The player experience is something that head coach Jason Farrell prided himself on this year. He wanted to set a tone of player treatment that would set the club up nicely for the future.

“From the very beginning, before I even accepted the position as coach, one of the things I wanted to make sure the ownership was committed to was treating these players like professionals,” Farrell said. “Obviously, we can’t pay them, but beyond that to do whatever we could to make the experience for the players better than anything they’d ever had.”

Farrell did his part in creating a good player experience by insisting on proper facilities, meals after training, and high-level training plans. Management excelled in their branding and ability to rally the community around the team.

“Our goal was to transform the facility (Interbay) in the summer to the home of Ballard FC,” Zisette explained. “We worked really hard on stadium transformation, between all the signage and weird buoys we were putting up. There was this huge oversized Ballard Bridge that you would walk under. We wanted this feeling that when you walked into the gates and into the stadium of like ‘whoa, this is not the Interbay I’ve walked into before.’”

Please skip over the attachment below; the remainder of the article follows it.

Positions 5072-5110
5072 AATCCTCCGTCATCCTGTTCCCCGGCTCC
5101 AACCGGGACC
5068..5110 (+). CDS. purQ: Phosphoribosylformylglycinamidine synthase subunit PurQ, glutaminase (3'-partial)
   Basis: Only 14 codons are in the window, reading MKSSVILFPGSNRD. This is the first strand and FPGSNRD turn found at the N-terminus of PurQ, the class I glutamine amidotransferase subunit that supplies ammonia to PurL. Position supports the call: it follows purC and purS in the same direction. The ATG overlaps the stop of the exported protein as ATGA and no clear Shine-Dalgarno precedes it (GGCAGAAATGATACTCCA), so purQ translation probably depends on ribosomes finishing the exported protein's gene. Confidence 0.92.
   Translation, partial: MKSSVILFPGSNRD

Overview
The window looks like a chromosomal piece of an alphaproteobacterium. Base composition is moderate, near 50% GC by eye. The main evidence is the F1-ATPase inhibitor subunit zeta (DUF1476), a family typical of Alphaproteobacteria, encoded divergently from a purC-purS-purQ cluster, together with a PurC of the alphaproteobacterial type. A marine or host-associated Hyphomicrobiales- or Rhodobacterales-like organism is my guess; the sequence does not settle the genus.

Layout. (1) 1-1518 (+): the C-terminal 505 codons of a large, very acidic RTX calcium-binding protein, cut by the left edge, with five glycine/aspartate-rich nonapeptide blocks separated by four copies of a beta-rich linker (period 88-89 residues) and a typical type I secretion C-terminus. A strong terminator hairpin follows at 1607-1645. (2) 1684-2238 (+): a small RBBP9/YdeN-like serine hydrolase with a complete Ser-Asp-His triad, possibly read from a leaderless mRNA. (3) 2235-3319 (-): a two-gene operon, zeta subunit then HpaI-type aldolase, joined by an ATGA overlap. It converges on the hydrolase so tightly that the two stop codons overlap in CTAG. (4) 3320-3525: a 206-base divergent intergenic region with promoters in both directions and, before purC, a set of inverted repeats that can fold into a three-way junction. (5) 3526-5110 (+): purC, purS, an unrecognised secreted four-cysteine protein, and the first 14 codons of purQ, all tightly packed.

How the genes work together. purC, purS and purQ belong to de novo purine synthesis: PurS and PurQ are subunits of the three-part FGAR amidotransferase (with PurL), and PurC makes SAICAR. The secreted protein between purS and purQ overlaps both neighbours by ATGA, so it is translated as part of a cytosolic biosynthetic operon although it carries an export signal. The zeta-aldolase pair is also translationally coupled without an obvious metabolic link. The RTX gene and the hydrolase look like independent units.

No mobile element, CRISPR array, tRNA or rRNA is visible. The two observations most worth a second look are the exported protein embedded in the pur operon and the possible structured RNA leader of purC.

Ballard FC forward Cale Spence scores a PK during their match against Cultures United in front of the Rubens Brews beer garden. Ballard FC’s home games were played at SPU’s Home field, Interbay Stadium in Seattle, Wash., June 6, 2022. (Rio Giancarlo)

It is safe to say Zisette succeeded. The team drew crowds of up to 1300 people throughout the season, with the people packing the stands bringing the rowdiness and passion that Seattle sports fanatics are known for all over the country, energy that Ballard FC hopes will return to Interbay next summer as well.

“I don’t want to over-dramatize what a soccer club can do to a community,” Farrell said. “But I do know it was a big asset, and a lot of people in the community really enjoyed having a couple times a week to go out, watch a game in the sun, have a beer, and watch a good level of soccer.”